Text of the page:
And although county officials say there is almost 78,000 acres of farmland within the sub-basin area, only about 8,400 acres of that farmland is cultivated for agricultural purpose. With variations of water quality and soil beneath what potential farmland remains, however, Schmidt says the threat of further agricultural expansion in the Kingman area may not be as dire as local officials might believe.

“There’s not 80,000 good acres of farm in this county that would have quality water under it,” Schmidt said. “Maybe the soil would be okay, but maybe the salinity would be high, or the pH level, or different things – our acres in this county are very limited. There are maybe another 10% or 20% acre-increase that you could add if you really wanted to. And even that might not happen.”

Local leaders call for a solution

According to county officials, agricultural interests in the Kingman area consume about 60% of the Hualapai Valley Groundwater Sub-basin’s annual output. With predicted water levels within the basin expected to plummet, and in the midst of a 20-year drought throughout the region, county and Kingman city officials are seeking protection for the sub-basin as a matter of caution.

Kingman Mayor Ken Watkins addressed the issue at Tuesday’s meeting.

“Our community has been severely impacted by the rapid proliferation of industrial-scale agriculture in our groundwater basin,” Watkins said. “Historically, agriculture has not been a significant user of our groundwater … Now, there have been more than 20 private, non-exempt wells drilled in our basin, with a larger capacity than any municipal wells serving the Kingman water system. Water levels have declined from 4,048 feet in 1990 to 2,020 feet. I urge you to take any and all steps necessary to establish and designate an Irrigation Non-Expansion Area on the Hualapai Valley Sub-basin.”

Mohave County’s governing board has sought such a distinction for the sub-basin on two prior occasions before this year, but an “Irrigation Non-Expansion Area” designation could not be granted according to future predicted measurements. Mohave County Supervisor (and current Arizona County Supervisors Association President) Jean Bishop spoke on the issue before state water officials on Tuesday.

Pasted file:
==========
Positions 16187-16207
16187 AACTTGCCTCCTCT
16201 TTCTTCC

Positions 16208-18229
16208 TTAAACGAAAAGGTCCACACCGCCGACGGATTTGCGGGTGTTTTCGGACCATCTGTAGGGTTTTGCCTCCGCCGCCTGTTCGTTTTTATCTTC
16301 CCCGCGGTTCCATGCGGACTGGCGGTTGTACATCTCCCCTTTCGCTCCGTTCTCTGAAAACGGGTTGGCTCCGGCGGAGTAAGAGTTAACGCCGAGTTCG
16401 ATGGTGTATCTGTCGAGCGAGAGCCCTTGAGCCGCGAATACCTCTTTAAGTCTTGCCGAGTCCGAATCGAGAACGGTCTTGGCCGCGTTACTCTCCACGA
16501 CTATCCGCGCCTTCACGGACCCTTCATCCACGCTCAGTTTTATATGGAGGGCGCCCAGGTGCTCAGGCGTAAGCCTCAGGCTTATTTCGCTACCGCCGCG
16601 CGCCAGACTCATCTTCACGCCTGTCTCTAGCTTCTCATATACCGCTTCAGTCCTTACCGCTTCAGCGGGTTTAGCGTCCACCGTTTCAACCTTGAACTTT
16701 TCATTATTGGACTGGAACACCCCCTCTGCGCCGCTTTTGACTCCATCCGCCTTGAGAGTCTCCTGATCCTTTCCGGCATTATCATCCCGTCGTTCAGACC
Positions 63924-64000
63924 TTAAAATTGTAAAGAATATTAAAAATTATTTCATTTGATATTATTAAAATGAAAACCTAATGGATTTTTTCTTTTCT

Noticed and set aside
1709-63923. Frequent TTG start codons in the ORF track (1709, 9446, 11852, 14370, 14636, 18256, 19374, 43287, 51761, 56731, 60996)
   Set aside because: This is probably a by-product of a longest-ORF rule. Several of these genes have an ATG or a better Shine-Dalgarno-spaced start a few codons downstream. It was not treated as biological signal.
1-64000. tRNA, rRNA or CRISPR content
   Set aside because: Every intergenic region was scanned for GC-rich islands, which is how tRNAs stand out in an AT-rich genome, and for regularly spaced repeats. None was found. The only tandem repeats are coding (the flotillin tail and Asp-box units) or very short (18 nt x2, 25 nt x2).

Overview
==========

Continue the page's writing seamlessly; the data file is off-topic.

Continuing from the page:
“I want to be able to ensure that the community has access to water that is not only plentiful, but affordable,” Bishop said. “For anyone who is against this (Irrigation Non-Expansion Area) designation, it will not hamper growth in the county, and will not impact residential gardens or fields of less than two acres. What it will do is allow us to manage our groundwater in a responsible way.”

According to Bishop, the county has seen an 88% increase in the number of high-volume wells installed throughout the past decade – and more than Mohave County or Kingman officials ever anticipated.

“Our basin’s groundwater is being depleted faster than we can replenish it. Decades of non-groundwater management, prolonged drought and heightened irrigation are dangerous. The Arizona Department of Water Resources needs to do the right thing and designate this basin. This will give our community confidence that we will continue to have access to groundwater to support future generations, for agriculture, and wells.”

Bishop says that until now, Mohave County has had no say in how land will be used, and there exist no reporting guidelines on how much water may be pumped from wells throughout the county. And that lack of regulation has placed the county at a disadvantage when planning for growth and its own economic security.

“Many have asked what happens when the basin reaches critical levels,” Bishop said. “Unfortunately, county taxpayers will bear the burden of higher water costs and potential tax increases to pay for deeper wells … or heaven forbid, they’ll be faced with having no water … we have a chance of preventing this.”

There’s still time to tune in, or join the discussion

The Arizona Department of Water Resources will continue to accept comments from Mohave County residents and stakeholders on the issue until 5 p.m. Sept. 30. Residents who wish to participate can contact the department by mail at: Arizona Department of Water Resources, Attn: Sharon Scantlebury, 1110 W. Washington St. Suite 310, Phoenix, AZ 85007

For residents who missed Tuesday’s public meeting, video of the meeting is available at the Arizona Department of Water Resources’ channel, azwater, on YouTube.